When Leadership Style Is a Security Risk

Risk-aware leaders can be a cybersecurity advantage. Their flexible leadership style and emphasis on security first help set the tone and demonstrate a commitment to avoiding risk.

5 Min Read
Red arrow on a tile: Leadership concept art
Source: Cagkan Sayin via Alamy Stock Photo

Effective leaders have the power to motivate, inspire, encourage, and guide their teams. While C-suite leadership may receive the most accolades, it is leaders at all levels who hold the keys to the culture of a company. Leadership style is of the utmost importance when it comes to improving widespread cybersecurity readiness.

Here's how.

Setting the Operational Tempo

Leaders make important decisions every day, often within tight confines. At the same time, they're expected to think through things thoroughly, tactically, and act in accordance with the events set before them. The military defines this concept as "operational tempo," meaning that the speed and intensity of one's actions must be relative to those of unfolding events in the operational environment.

Leaders must be strategic and intentional in everything they do, and a manager's approach to cybersecurity is no exception. Operational tempo is an integral part of an effective manager's day-to-day world. Some decisions can be methodical, while others necessitate almost immediate action — especially when cybersecurity is a concern. For instance, leaders must act with haste when dealing with an active threat that could persist or worsen within the network. If they're unable to define a path forward, vulnerabilities can be left open, attacks can go unaddressed, or other risks may continue under the surface without correction.

The concept of operational tempo stresses that there is an important link among leadership styles that can prioritize, make timely decisions, and maintain an advantage over the adversary.

Vigilance & Readiness in Leadership

How can leadership style become a cybersecurity advantage, rather than a security risk? Adaptability, preparedness, and informed confidence are a great start. A security risk-aware leader will make rapid yet informed decisions, especially in the face of a potential threat. They will be alert to any changes in the threat landscape, new strategies, and ways to mitigate risks. They will have a comprehensive understanding of the risk landscape, risk leadership strategies, and evolving technologies. A risk-aware leader will have incident response plans in place, and playbooks developed to conquer various situations that may come their way. Clear communication helps them articulate complex technical information clearly and concisely. They will constantly adjust to recover from a setback, take ownership, have accountability, and thereby set the tone across the organization. Finally, they will have ethical integrity, which is important not just as a security leader, but as any leader across departments and industries.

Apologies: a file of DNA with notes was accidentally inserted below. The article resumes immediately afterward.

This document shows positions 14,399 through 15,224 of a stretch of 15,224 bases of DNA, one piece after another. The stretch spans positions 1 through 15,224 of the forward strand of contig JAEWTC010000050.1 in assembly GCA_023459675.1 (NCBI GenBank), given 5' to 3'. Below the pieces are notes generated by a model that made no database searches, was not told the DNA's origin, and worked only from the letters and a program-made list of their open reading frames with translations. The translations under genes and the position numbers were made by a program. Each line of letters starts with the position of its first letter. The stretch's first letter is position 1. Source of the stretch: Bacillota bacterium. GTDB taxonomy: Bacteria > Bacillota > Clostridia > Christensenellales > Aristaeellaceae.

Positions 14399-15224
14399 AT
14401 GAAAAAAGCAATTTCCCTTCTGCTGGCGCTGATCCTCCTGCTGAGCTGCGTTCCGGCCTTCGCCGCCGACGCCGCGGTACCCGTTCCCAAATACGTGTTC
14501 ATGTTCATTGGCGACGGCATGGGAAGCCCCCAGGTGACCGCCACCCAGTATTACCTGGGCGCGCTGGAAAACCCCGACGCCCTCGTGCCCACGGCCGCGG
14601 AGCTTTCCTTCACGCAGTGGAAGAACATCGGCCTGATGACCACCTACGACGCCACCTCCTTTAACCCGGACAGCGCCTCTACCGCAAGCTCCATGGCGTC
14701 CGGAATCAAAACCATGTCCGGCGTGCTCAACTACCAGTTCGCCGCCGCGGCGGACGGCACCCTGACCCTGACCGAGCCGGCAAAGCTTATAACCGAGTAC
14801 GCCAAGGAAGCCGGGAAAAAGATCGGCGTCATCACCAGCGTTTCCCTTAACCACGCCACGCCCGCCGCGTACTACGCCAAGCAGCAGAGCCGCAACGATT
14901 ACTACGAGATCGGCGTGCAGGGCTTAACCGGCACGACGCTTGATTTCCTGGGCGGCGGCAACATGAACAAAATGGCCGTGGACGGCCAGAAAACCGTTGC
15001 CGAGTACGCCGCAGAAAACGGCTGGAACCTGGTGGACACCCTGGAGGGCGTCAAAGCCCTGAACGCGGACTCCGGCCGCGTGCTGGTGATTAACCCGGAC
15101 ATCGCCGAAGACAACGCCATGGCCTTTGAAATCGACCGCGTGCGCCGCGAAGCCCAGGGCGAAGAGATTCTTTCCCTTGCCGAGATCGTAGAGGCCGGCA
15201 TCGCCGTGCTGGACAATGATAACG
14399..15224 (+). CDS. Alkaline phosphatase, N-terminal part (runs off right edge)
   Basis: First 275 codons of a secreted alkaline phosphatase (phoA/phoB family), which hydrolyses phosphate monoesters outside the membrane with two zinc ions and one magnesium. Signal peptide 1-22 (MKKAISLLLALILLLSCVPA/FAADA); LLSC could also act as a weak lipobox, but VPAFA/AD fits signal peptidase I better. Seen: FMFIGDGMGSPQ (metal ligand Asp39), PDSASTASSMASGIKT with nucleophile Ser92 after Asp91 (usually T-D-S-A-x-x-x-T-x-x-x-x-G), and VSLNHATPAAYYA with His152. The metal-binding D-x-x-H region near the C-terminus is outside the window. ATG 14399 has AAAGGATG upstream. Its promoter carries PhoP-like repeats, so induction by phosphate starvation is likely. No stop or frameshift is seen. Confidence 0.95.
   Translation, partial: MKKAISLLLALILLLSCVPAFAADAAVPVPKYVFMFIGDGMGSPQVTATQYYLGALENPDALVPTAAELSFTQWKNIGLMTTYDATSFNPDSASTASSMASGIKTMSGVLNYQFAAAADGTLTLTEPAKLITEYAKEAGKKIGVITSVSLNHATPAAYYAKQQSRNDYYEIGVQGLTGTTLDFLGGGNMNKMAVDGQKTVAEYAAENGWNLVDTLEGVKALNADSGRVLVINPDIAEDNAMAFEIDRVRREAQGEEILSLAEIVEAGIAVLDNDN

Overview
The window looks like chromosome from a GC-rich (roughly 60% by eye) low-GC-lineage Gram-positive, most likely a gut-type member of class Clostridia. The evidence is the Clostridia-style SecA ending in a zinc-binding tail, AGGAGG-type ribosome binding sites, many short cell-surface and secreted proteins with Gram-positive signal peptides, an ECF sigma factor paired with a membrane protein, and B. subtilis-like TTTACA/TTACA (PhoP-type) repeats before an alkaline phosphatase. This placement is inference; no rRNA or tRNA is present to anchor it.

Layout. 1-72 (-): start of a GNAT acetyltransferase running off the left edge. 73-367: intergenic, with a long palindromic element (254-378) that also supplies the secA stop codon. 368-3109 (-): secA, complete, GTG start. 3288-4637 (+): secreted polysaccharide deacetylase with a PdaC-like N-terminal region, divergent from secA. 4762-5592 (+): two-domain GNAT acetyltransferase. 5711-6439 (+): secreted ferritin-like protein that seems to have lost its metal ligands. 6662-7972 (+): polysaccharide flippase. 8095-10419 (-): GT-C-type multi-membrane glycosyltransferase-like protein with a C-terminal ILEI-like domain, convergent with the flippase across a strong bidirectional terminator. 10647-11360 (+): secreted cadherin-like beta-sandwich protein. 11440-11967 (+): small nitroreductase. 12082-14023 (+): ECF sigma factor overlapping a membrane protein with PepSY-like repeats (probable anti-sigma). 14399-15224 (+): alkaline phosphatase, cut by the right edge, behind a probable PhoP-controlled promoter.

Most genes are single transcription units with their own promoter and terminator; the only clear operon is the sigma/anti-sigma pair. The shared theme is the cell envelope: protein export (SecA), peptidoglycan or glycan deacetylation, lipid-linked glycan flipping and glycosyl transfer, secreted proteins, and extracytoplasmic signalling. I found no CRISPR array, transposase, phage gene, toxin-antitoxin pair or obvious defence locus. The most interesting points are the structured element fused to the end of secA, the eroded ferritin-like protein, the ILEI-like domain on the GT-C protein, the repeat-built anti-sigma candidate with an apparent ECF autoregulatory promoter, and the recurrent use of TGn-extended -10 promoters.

Culture Counts

Leadership style directly impacts company culture as well, and both of these have a deeper impact on cybersecurity than one may think. In an office where employees trust one another, where there is a high level of psychological safety, and there is an open-door / open dialogue approach, it's much more likely for colleagues and peers to speak up when they see someone making a risky security choice.

Consider a situation where a direct report observes their manager acting in a way that could potentially expose the organization to risk. Under healthy leadership, that direct report would have the freedom and confidence to figuratively tap their manager on the shoulder and respectfully lend advice or insight.

In addition, poor culture and poor leadership can result in wrongdoing from an insider threat perspective. For instance, a manager might display behavior that could damage the organization's relationship with a particular employee, who then may be led to conduct malicious activity such as stealing confidential information or selling data to a competitor.